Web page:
USCT, USCI, USCC, etc.: What Do All Those Letters Mean?
Emerging Civil War is pleased to welcome back Tim Talbott
On May 22, 1863, the United States War Department issued General Order 143, creating the Bureau of Colored Troops. Article VI of the order states: “Colored troops may be accepted by companies, to be afterward consolidated in battalions and regiments by the Adjutant General. The regiments will be numbered seriatim, in the order in which they are raised, the numbers to be determined by the Adjutant General. They will be designated: ‘——Regiment of U. S. Colored Troops.’”
Like the White Federal state regiments raised to fight the war, African American regiments consisted of units serving in one of the three primary branches of service: infantry, cavalry, and artillery. While USCT (United States Colored Troops) became the universal abbreviated name for Black soldiers, USCI (United States Colored Infantry), USCC (United States Colored Cavalry), and USCA and USCHA (United States Colored Artillery and United States Colored Heavy Artillery) also found common use when recording information about the regiments. There were over 100 USCIs, six USCCs, and over a dozen Black artillery units established by the end of the Civil War. Therefore, it was a fairly common practice to call the regiments by their individualized abbreviations, particularly for cavalry and artillery. Period documents bear this out. However, it is also common to find an USCI regiment referred to in the universal USCT.
Some African American regiments started their existence with state designations. Examples include the 1st South Carolina Colored Infantry, 2nd North Carolina Colored Infantry, and the 1st Kansas Colored Infantry. While most state designated Black regiments eventually received United States Colored Troop numbers—for instance the 1st South Carolina became the 33rd USCI, the 2nd North Carolina became the 36th USCI, and the 1st Kansas became the 79th USCI—some retained state regimental designations. Examples of those units that kept their state names include the 54th and 55th Massachusetts Infantry, the 5th Massachusetts Colored Cavalry, and the 29th Connecticut Infantry.
To help provide clarification for readers, many modern historians incorporate the USCI, USCC, USCA, USCHA abbreviations when referring to specific USCT regiments. So, instead of writing 5th USCT, which could be any of the branches of service, using 5th USCI, 5th USCC, or 5th USCHA helps avoid confusion.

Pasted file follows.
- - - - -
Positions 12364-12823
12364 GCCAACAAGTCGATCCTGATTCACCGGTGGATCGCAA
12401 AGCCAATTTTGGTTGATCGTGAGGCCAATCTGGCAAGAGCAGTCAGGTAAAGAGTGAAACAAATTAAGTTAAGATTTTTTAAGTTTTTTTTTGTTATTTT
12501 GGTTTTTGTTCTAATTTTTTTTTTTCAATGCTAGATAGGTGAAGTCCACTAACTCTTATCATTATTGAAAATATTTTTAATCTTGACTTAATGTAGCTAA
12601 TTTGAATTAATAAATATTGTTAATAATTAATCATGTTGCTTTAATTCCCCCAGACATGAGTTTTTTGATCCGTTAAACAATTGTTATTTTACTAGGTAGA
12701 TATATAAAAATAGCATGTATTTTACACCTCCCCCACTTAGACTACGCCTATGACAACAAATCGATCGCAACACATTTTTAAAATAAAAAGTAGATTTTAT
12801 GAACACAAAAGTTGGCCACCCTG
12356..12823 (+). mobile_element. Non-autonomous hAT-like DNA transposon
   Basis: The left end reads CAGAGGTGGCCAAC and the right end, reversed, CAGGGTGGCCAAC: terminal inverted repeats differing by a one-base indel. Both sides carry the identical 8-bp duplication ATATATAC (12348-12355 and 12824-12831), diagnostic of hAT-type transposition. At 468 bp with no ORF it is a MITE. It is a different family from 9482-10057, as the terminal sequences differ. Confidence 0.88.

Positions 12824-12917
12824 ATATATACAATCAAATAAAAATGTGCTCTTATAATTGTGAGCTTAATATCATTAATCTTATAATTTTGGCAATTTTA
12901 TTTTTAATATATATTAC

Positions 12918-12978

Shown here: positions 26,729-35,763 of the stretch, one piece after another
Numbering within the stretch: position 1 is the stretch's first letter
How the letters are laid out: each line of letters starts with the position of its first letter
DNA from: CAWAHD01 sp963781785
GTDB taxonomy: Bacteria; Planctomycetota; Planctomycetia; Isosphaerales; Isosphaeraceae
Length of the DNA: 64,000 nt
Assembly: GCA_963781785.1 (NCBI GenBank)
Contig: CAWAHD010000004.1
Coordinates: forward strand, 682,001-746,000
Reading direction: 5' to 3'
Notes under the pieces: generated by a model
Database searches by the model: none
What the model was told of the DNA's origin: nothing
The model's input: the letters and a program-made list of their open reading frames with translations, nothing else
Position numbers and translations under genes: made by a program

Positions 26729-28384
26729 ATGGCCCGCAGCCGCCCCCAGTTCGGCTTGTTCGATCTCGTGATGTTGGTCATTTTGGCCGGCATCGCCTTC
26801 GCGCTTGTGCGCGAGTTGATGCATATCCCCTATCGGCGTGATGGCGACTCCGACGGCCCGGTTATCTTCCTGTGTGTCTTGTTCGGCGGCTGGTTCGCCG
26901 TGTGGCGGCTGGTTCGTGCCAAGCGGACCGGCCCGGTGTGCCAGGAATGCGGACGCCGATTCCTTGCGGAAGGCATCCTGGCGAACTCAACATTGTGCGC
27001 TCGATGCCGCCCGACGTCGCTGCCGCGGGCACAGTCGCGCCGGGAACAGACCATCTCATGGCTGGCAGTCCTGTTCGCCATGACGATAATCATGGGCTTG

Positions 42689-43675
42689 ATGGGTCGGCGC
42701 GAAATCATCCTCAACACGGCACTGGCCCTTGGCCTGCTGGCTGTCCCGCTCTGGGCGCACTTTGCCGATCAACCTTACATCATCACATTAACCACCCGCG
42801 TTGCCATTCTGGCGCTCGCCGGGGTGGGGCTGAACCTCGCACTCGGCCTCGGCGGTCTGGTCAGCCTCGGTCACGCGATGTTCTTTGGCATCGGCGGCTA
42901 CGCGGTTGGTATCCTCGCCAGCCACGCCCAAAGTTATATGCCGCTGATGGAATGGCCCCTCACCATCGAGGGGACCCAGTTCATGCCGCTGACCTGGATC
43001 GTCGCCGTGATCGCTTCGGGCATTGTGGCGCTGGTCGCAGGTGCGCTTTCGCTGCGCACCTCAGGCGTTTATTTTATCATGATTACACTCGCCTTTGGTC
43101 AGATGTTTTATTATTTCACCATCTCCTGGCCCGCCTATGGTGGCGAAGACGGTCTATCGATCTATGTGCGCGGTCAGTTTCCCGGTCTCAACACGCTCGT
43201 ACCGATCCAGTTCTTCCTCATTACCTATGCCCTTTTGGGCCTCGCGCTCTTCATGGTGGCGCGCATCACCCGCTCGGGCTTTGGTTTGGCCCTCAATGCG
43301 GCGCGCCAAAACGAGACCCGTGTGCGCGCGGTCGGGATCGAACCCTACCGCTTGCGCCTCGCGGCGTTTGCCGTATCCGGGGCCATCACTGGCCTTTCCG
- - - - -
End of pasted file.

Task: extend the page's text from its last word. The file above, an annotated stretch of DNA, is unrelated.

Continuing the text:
Doback, William A. Freedom By the Sword: The U.S. Colored Troops, 1862-1867. Skyhorse Publishing, 2013.
War Department General Order 143: Creation of the U.S. Colored Troops. Located at: https://www.archives.gov/milestone-documents/war-department-general-order-143 accessed on July 5, 2022.
Tim Talbott is the Chief Administrative Officer for the Central Virginia Battlefields Trust. He is the former Director of Education, Interpretation, Visitor Services, and Collections at Pamplin Historical Park and the National Museum of the Civil War Soldier in Petersburg, Virginia. Tim is also the founding member and President of the Battle of New Market Heights Memorial and Education Association. He maintains the “Random Thoughts on History” blog and has published articles in both book and scholarly journal format. Tim’s current project is researching soldiers captured during the Petersburg Campaign.
4 Responses to USCT, USCI, USCC, etc.: What Do All Those Letters Mean?
thanks Tim … very informative post … the state designations — 54th MA, 29th CT, et al — brings to mind a question about the USCT regiments … given their designation as United States troops, have miltary historians ever considered them as “regulars” along with their white brothers in arms?
Thanks! I don’t remember any modern historian making a case for USCTs bring considered regular US during the war. Of course, after the war they are regulars.
And a few more (including Engineers) encountered during research: http://lestweforget.hamptonu.edu/page.cfm?uuid=9FEC4271-BC46-C816-EADBC549A88DAEAB
The abbreviations for the above are C.d’A. and A.D.